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Old 01-12-2010, 03:25 PM   #16
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Thanks, S_D.

I apologize to all if I initially confused the issue by inappropriately calling it a "sub." Knowing the theory but not knowing proper terminology can make communicating difficult! That's why I try to include photos whenever possible -- but even that doesn't always bridge the gap. Alas...

Meanwhile, aside from minor housekeeping in the panel (cable labeling, tightening up, refitting, etc.), looks like I'm in good shape. Thanks all for the great input!

Next comes the Federal Pacific panel. (That will be a different thread, when it comes to it).
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Old 01-12-2010, 05:04 PM   #17
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Your inspector mistook it for a subpanel.

To use the bonding hole, use a screw that fits through that hole in the uppermost metal not too tightly and which digs into the metal hole in the panel back as it also penetrates the wood behind. There needs to be a firm metal to metal connection somewhere between one of the ground bus bars and the panel metal. A jumper wire occupying one of the set screws and looped under one of the screws holding the panel to the wood behind will also do (scrape the paint off the metal where the wire looped around touches.).

You only need to move a few ground or neutral wires to the right side bus bar so that each neutral (white) wire has its own set screw.
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Old 01-12-2010, 05:51 PM   #18
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Aside from what has already been pointed out you still have a non compliant installation to the 'attached' panelboard.

What you have is two sets of service entrance conductors feeding two different panelboards used as service equipment. The installation as it is is non-compliant in that you do not have grouped disconnects. Meaning you have one disconnect located remote from the other one. Disconnects must be grouped per service if both panels are located in the same dwelling. If the workshop had been a detached structure then the panelboard would be compliant with a 3 wire feeder in pvc. However it is not the case. Disconnects must be grouped at one location. You must be able to remove power from the dwelling from one point not two different points on the dwelling. You can have two service disconnnects they just can't be located in different places.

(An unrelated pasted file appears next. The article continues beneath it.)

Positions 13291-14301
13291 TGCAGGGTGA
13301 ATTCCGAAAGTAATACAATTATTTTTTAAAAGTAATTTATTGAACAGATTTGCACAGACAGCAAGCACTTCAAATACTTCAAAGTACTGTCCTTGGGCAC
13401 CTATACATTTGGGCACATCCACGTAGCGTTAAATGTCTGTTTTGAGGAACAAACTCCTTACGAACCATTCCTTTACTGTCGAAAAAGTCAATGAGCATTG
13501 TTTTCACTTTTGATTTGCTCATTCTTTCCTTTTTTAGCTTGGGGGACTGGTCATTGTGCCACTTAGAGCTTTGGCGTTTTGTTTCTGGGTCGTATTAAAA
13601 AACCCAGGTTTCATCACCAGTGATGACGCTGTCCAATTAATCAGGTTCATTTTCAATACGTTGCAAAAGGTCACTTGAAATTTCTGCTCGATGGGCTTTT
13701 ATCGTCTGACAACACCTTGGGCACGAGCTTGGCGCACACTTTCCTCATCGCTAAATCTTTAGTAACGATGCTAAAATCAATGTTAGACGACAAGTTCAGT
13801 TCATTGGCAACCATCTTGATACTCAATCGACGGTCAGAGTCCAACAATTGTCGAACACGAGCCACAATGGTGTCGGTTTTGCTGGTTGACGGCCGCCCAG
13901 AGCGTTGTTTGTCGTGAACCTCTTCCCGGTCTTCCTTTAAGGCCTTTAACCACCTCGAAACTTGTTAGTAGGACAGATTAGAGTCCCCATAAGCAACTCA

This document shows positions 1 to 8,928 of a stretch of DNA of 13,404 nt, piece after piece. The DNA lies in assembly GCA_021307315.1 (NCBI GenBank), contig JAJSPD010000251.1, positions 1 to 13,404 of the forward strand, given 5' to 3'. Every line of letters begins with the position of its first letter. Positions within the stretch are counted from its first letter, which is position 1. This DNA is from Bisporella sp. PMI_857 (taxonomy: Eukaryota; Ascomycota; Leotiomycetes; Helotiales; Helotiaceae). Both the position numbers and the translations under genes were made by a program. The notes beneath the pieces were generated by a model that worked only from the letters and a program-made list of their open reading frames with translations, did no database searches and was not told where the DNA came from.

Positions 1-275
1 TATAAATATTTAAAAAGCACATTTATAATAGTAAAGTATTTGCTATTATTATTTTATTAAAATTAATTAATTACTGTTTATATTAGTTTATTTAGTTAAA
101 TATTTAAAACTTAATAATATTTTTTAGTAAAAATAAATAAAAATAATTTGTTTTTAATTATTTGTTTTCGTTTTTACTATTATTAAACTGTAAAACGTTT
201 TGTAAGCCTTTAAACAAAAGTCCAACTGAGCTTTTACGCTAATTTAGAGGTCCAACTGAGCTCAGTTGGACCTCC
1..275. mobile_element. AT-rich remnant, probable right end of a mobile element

For this to be compliant you need to locate a service disconnect next to the panel in the dwelling (not the workshop) then a 4 wire feeder to the panel board in the workshop from that disconnect. This will 'group' the disconnects for the service to the dwelling. This will require some rewiring.

The other consideration is the service size for the dwelling and the size of the line side of the meters service entrance conductors. What you have is two 100 amp panels each with a set of service entrance conductors whose load must be carried by the single set of service entrance conductors on the line side of the meter. Those line conductors must be sized to carry the calculated load of both panels.

But again what you have is not a compliant installation.


As said you also are missing the bonding screw to bond the metal can of the panelboard (due to 3 wire feed) to the neutral of the service. So if you do not change anything be sure you at least install the bonding screw.

You do not need or want the grounding to earth (ground rod) at the panelboard located in the workshop. You could if you wanted disconnect it from the workshop panelboard and run a bonding wire from the other ground rod at the other panelboard to the ground rod at the workshop.
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Last edited by Stubbie; 01-12-2010 at 05:53 PM.